Peer groups consists of members with similar backgrounds or attributes. They tend to live in the same area and attend the same schools, which proves that peer groups can play a fundamental role on socialisation because they usually spend a great deal of time together.

The most obvious and well-known associated term would be ‘peer pressure’, meaning the the individual is under pressure to look and act in a certain way in order to be socially accepted by their peers. Rejection as a sanction is usually enforced when that member fails to conform to peer pressure.

Evans and Chandler once stated that peer pressure influences children to want the latest items, like Iphones and other expensive gadgets.

Often, peer groups can form subcultures that have norms and values that differ from mainstream society. Paul Willis’s study of working-class boys from London showed that they tended to form a ‘Lad-culture’ that rejected the ‘unfair’ class system and created alternative coping strategies to deal with educational failure, for instance, misbehaviour in class. So essentially, a person’s self-esteem, background or ideologies can influence which peer group they are attracted to, whether they have a negative or positive effect on that individual.

The workplace

Paid employment is a term that will play a significant role in nearly every person’s lives in our society. When a worker is new to a particular job, he/she must learn to conform to its norms, values and rules, or face (in)formal sanctions. This process is called re-socialisation.

Mass media

The mass media is a very prominent agency within society. Ranging from music, the internet, television, radio, magazines, newspapers and film, it allows mass communication and globalisation from all corners of the earth. As a result of the mass media being so large, it can influence and socialise people in more ways than any other social agency.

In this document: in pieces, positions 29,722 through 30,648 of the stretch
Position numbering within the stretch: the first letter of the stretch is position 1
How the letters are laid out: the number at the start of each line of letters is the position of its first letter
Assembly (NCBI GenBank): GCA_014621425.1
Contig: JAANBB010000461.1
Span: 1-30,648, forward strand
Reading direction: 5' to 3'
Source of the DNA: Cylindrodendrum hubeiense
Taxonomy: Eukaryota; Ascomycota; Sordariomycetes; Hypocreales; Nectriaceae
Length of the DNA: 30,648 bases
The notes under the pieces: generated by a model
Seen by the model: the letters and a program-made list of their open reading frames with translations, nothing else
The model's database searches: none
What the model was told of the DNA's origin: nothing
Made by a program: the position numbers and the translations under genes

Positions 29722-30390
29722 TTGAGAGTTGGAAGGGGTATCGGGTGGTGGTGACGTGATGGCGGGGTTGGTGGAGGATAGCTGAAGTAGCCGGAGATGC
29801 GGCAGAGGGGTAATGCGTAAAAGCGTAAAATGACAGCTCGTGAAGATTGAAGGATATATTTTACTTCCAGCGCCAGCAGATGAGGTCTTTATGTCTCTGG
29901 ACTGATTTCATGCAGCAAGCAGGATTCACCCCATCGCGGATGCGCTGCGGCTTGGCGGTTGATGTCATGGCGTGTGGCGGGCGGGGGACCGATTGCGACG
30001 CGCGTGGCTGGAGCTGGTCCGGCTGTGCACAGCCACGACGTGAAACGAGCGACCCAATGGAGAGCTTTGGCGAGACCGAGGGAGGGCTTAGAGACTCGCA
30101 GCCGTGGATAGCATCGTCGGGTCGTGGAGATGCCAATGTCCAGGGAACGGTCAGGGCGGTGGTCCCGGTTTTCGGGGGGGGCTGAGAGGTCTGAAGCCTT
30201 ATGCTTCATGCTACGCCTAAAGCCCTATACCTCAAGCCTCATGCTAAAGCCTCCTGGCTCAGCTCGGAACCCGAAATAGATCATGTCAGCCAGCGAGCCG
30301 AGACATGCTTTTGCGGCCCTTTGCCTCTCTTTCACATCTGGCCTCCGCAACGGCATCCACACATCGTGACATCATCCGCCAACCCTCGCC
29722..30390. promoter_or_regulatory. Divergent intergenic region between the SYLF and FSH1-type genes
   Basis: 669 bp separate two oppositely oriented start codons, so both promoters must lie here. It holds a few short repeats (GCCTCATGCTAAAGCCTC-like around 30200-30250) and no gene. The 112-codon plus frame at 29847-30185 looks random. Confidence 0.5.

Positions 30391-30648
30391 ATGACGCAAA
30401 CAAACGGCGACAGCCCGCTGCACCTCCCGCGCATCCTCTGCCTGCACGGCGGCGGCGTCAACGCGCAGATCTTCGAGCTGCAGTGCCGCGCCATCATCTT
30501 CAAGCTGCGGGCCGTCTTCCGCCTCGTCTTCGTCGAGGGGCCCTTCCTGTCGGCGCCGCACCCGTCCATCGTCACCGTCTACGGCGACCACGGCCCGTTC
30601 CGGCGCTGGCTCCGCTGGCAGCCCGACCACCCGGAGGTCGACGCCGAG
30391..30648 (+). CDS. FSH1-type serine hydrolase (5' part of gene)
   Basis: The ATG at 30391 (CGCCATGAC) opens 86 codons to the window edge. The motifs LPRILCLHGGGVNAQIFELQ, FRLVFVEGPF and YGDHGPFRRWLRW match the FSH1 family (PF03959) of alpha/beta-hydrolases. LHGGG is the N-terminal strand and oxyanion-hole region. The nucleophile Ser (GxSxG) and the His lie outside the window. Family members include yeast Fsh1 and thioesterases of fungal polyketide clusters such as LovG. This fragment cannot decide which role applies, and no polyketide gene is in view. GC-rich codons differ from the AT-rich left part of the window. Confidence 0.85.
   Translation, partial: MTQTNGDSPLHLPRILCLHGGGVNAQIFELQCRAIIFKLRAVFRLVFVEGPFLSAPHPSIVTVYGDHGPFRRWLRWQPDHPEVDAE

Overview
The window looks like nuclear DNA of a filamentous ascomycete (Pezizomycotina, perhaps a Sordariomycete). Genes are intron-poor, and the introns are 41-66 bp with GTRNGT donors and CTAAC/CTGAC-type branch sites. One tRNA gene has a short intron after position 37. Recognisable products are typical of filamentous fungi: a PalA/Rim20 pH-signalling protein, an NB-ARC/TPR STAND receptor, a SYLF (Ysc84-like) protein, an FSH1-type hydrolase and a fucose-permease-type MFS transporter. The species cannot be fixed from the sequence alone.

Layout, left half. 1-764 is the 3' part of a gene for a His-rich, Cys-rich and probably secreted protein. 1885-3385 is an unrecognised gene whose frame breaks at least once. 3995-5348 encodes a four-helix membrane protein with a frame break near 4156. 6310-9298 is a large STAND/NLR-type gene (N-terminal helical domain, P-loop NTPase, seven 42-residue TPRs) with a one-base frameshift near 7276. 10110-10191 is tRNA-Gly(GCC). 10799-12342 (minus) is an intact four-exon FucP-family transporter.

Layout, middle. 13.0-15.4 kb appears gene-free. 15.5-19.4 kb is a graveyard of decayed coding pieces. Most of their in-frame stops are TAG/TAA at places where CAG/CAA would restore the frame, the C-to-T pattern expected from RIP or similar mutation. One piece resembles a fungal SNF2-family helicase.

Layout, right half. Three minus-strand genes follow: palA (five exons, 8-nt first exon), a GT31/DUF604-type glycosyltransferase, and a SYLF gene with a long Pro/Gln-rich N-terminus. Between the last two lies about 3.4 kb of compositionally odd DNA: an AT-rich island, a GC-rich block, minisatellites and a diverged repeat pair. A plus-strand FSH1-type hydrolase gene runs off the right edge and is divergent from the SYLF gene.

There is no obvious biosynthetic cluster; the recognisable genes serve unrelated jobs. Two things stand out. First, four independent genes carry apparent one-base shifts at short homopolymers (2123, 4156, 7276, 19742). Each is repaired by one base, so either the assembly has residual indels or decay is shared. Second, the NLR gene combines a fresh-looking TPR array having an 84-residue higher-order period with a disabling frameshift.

The mass media tends to focus on the distribution of role models that can have a positive and negative effect on the way males and females think and act. Bad role models, such as Kim Kardashian, can teach girls and boys to favour their looks and to destroy their self-esteem when they compare their lives to the (unrealistic) ones of the celebrities they admire.

The mass media also teaches social norms. For instance, the media tends to condemn murderers, which subconsciously teaches that it’s wrong and undesirable to copy it. Then again, especially with the popularity with gaming, games like GTA can potentially influence people to act in a negative way. For instance, the Norwegian serial killer, Anders Breivik, was allegedly playing hours and hours of violent video games before committing his atrocious crimes. On the other hand, some dispute that video gaming was no catalyst for his actions. Anders Breivik is rightfully demonised by the media, which reinforces the point that the mass media can influence one’s moral values.